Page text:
Is it presumptuous of me to conclude that this is the tableau of a warning that I would be foolish to ignore, as I have ignored gentle advice and encouragement for many years, and that the truth will out, if not with shouts, then with the swift aggressive purpose of Job’s devastation?
The night before Halloween, I lay awake, death-suited, thinking of my father, worried that the physical pain that had begun to afflict me was, in some way, my body’s reaction to the contamination of his fear in a sympathy of cancer. Eventually I slept, to be woken at 6.00am by my two young sons of six and three dressed in their halloween costumes, standing by my bed. Torin, the eldest, was dressed as a skeleton, and Lachlan as a wizard with a pointy hat and long white beard.
‘Daddy,’ said Torin, ‘ I have to tell you my dream.’
‘What was that?’ I replied, bemused by their costumes and seriousness.
‘ I dreamt I was walking through a graveyard, Daddy, and I was scattering seeds amongst the gravestones. As I looked down, I could see that trees were growing up beneath the gravestones and pushing them aside, and as I looked around, I could see huge trees growing everywhere where there were gravestones, and I danced for joy, Daddy, because I had done such a good job.’
Aye, Black Elk, a small root flourished in my boy that night, and through him, it nourished me. And I heed your warning Dad, Great Spirit, Grandfather to my boys – the Buddhists always say that the blessing of angels can come in terrible forms – and I honour your devastation, your dark night as holy ground, and it is for you that I offer these pages, these sacred leaves from our branch, so that your pain may prove fertile ground for the nourishment of the tree where birds are singing and flowers grow.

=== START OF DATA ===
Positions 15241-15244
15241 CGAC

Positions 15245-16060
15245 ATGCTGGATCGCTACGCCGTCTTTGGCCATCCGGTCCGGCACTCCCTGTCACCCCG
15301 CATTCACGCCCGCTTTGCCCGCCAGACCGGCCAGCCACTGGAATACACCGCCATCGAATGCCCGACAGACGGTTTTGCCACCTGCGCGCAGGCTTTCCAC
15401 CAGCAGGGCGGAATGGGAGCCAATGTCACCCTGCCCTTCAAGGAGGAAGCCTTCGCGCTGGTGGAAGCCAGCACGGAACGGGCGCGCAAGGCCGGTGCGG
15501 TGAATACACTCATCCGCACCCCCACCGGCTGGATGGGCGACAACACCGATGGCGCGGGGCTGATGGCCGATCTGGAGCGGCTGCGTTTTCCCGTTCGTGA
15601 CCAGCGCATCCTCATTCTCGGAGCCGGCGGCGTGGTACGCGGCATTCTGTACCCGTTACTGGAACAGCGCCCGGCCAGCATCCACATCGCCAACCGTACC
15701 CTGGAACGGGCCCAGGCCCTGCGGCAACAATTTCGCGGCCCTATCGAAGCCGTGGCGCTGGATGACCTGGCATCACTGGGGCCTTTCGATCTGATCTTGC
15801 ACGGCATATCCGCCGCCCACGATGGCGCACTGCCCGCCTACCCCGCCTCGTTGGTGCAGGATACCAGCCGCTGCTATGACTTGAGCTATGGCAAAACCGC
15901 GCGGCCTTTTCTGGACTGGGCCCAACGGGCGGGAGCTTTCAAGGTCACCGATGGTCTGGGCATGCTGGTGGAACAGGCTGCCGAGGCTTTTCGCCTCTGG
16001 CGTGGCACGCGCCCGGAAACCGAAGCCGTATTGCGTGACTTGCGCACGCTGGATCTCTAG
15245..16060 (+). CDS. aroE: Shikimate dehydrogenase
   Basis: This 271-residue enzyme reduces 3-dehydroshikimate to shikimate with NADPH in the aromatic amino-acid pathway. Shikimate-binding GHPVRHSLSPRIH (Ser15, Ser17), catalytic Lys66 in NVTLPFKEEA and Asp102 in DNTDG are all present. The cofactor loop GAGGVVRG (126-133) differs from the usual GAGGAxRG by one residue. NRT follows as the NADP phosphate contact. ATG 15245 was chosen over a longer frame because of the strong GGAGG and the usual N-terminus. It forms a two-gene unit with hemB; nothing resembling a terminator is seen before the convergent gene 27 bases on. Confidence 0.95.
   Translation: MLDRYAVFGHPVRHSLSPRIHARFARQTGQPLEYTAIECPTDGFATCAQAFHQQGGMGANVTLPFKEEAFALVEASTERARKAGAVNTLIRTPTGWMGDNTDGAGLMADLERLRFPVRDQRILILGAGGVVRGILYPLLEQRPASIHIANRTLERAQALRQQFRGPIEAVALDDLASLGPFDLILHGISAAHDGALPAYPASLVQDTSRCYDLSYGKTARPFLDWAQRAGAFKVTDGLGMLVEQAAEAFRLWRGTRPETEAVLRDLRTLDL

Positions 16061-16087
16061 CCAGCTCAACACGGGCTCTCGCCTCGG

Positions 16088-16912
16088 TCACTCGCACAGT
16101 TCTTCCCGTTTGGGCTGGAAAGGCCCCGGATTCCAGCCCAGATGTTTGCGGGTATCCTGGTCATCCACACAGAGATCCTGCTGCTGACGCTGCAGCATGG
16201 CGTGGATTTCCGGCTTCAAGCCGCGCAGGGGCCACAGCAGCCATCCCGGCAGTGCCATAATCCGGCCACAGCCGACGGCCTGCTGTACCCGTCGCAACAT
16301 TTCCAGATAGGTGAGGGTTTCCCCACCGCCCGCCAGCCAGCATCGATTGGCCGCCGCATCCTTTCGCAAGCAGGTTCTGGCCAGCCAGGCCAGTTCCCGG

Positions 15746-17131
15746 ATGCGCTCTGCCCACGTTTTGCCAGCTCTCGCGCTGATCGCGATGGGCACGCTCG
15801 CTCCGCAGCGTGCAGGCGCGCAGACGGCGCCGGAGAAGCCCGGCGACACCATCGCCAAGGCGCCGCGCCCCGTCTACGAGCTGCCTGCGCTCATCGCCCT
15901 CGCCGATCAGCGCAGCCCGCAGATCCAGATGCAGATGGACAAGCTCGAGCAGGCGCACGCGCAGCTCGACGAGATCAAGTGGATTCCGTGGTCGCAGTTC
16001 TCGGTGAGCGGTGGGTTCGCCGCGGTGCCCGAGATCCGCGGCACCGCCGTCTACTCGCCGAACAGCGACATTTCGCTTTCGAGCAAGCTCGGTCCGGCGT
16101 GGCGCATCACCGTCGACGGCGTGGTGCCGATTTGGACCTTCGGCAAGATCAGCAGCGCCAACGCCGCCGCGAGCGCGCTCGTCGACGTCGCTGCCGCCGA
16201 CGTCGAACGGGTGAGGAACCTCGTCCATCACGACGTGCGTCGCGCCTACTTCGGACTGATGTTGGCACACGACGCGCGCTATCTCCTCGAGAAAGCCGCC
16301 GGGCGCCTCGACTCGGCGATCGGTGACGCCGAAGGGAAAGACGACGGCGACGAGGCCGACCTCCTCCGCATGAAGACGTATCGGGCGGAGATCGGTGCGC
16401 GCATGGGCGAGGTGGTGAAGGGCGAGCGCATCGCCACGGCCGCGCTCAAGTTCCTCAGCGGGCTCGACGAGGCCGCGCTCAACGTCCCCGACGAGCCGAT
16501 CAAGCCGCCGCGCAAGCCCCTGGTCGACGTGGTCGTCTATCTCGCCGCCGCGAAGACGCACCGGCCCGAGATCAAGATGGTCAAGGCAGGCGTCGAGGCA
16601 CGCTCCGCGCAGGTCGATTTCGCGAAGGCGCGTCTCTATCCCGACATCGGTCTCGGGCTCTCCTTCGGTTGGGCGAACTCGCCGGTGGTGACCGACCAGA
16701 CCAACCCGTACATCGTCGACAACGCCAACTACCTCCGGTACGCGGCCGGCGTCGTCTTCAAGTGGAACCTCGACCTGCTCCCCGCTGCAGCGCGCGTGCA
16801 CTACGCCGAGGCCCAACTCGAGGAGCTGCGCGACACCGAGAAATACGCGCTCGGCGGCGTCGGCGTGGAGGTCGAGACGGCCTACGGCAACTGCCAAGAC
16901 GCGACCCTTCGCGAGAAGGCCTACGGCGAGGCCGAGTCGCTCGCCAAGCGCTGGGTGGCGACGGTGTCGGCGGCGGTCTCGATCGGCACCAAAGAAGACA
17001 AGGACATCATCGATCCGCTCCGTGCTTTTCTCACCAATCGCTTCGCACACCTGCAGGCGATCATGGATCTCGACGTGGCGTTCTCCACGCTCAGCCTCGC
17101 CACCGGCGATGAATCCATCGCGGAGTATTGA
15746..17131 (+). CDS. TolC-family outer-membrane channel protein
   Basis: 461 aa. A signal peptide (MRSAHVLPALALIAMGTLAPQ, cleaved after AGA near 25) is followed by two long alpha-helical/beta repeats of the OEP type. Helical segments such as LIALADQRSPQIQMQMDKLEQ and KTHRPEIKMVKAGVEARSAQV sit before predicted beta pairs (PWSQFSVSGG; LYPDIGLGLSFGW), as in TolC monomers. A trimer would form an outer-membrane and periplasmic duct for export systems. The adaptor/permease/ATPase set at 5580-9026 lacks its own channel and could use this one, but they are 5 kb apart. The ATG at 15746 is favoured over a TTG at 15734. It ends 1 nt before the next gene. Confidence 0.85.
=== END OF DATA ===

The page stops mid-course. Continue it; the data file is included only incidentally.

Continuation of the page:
Once you allow the ego to grab a direct experience (say of love, selflessness, or beauty), it will claim ownership, and you may never actually go back to experience the eternal quality in real time again. Instead, the mind will merely reference the memory of the experience. The ego is perfectly satisfied with memories or imagination, being unable to tell the difference in value or meaning between imagination, memory, and direct experience. We will tell ourselves we ‘know’ all about the experience when we’re actually no longer in direct contact with it, we’re just referencing an old memory, and then playing about in the imagination. It’s a subtle but ruthless trick that takes us out of present awareness and places us in a time-based illusion of the mind. As long as we believe this easy way out, of never having to be in the moment again by using memory as a cop-out, we no longer exist. We have instead become the ego of “been there, done that”.
- Bob Fergeson
I passed through a deep crevice at twilight,
And I saw a narrow vista of trees,
Magical in the mists-
Vocal to the hush of meaning,
Whispering to the wisdom of shades,–
Before the backdrop of eternity. . . .
And I had a friend. . .
Whose dust with mine was not the bond,
Whose love with mine was not the bond,
Whose teaching with me was not the bond,
Both of us had been to this same place,
To the twilight in the narrow crevice,
And because of this place, we are eternal.
- Richard Rose
” If a thing loves, it is infinite.” – William Blake